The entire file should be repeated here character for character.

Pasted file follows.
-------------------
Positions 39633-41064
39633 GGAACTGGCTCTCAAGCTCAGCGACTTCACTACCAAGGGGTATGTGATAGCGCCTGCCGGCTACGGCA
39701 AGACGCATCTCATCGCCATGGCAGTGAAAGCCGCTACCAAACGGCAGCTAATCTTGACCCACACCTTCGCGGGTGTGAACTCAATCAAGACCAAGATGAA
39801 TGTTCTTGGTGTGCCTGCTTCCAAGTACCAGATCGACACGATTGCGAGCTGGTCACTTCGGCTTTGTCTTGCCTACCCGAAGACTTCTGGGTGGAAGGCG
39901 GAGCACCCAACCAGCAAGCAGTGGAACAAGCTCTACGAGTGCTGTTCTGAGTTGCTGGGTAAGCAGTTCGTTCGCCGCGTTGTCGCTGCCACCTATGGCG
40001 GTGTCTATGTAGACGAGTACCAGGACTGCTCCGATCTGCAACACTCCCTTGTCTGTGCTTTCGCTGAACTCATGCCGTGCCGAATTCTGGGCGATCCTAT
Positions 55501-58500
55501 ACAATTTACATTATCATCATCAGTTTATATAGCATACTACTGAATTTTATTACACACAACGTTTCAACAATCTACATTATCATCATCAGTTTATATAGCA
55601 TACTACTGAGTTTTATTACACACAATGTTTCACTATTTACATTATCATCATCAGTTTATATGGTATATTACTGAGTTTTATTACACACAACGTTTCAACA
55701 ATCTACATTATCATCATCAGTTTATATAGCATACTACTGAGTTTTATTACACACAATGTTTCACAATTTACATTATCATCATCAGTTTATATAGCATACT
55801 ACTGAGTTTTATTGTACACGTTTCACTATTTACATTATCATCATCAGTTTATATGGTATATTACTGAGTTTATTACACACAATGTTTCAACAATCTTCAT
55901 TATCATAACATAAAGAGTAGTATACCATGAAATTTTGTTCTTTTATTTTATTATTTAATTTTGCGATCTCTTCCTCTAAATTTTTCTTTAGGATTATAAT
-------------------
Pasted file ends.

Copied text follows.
Positions 39633-41064
39633 GGAACTGGCTCTCAAGCTCAGCGACTTCACTACCAAGGGGTATGTGATAGCGCCTGCCGGCTACGGCA
39701 AGACGCATCTCATCGCCATGGCAGTGAAAGCCGCTACCAAACGGCAGCTAATCTTGACCCACACCTTCGCGGGTGTGAACTCAATCAAGACCAAGATGAA
39801 TGTTCTTGGTGTGCCTGCTTCCAAGTACCAGATCGACACGATTGCGAGCTGGTCACTTCGGCTTTGTCTTGCCTACCCGAAGACTTCTGGGTGGAAGGCG
39901 GAGCACCCAACCAGCAAGCAGTGGAACAAGCTCTACGAGTGCTGTTCTGAGTTGCTGGGTAAGCAGTTCGTTCGCCGCGTTGTCGCTGCCACCTATGGCG
40001 GTGTCTATGTAGACGAGTACCAGGACTGCTCCGATCTGCAACACTCCCTTGTCTGTGCTTTCGCTGAACTCATGCCGTGCCGAATTCTGGGCGATCCTAT
Positions 55501-58500
55501 ACAATTTACATTATCATCATCAGTTTATATAGCATACTACTGAATTTTATTACACACAACGTTTCAACAATCTACATTATCATCATCAGTTTATATAGCA
55601 TACTACTGAGTTTTATTACACACAATGTTTCACTATTTACATTATCATCATCAGTTTATATGGTATATTACTGAGTTTTATTACACACAACGTTTCAACA
55701 ATCTACATTATCATCATCAGTTTATATAGCATACTACTGAGTTTTATTACACACAATGTTTCACAATTTACATTATCATCATCAGTTTATATAGCATACT
55801 ACTGAGTTTTATTGTACACGTTTCACTATTTACATTATCATCATCAGTTTATATGGTATATTACTGAGTTTATTACACACAATGTTTCAACAATCTTCAT
55901 TATCATAACATAAAGAGTAGTATACCATGAAATTTTGTTCTTTTATTTTATTATTTAATTTTGCGATCTCTTCCTCTAAATTTTTCTTTAGGATTATAAT